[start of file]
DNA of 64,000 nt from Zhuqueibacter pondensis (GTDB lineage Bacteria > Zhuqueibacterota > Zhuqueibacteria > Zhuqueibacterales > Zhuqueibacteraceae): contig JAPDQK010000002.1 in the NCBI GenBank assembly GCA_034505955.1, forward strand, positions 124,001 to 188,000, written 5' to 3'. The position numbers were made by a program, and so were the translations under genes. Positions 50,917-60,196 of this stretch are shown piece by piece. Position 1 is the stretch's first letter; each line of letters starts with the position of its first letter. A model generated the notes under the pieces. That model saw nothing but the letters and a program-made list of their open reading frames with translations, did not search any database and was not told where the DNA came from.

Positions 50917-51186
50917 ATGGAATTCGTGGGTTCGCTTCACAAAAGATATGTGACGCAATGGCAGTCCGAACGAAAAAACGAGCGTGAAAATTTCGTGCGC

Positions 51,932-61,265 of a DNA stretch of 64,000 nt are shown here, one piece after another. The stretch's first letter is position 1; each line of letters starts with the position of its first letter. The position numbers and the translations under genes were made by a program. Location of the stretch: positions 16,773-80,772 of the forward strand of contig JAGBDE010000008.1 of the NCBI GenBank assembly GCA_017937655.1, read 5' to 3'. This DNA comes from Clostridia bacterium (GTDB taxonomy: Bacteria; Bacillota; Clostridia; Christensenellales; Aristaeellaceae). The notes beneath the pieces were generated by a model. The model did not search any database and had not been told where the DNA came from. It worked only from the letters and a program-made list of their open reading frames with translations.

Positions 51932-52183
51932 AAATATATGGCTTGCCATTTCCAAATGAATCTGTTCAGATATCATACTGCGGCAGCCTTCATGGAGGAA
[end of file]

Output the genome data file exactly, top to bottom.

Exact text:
DNA of 64,000 nt from Zhuqueibacter pondensis (GTDB lineage Bacteria > Zhuqueibacterota > Zhuqueibacteria > Zhuqueibacterales > Zhuqueibacteraceae): contig JAPDQK010000002.1 in the NCBI GenBank assembly GCA_034505955.1, forward strand, positions 124,001 to 188,000, written 5' to 3'. The position numbers were made by a program, and so were the translations under genes. Positions 50,917-60,196 of this stretch are shown piece by piece. Position 1 is the stretch's first letter; each line of letters starts with the position of its first letter. A model generated the notes under the pieces. That model saw nothing but the letters and a program-made list of their open reading frames with translations, did not search any database and was not told where the DNA came from.

Positions 50917-51186
50917 ATGGAATTCGTGGGTTCGCTTCACAAAAGATATGTGACGCAATGGCAGTCCGAACGAAAAAACGAGCGTGAAAATTTCGTGCGC

Positions 51,932-61,265 of a DNA stretch of 64,000 nt are shown here, one piece after another. The stretch's first letter is position 1; each line of letters starts with the position of its first letter. The position numbers and the translations under genes were made by a program. Location of the stretch: positions 16,773-80,772 of the forward strand of contig JAGBDE010000008.1 of the NCBI GenBank assembly GCA_017937655.1, read 5' to 3'. This DNA comes from Clostridia bacterium (GTDB taxonomy: Bacteria; Bacillota; Clostridia; Christensenellales; Aristaeellaceae). The notes beneath the pieces were generated by a model. The model did not search any database and had not been told where the DNA came from. It worked only from the letters and a program-made list of their open reading frames with translations.

Positions 51932-52183
51932 AAATATATGGCTTGCCATTTCCAAATGAATCTGTTCAGATATCATACTGCGGCAGCCTTCATGGAGGAA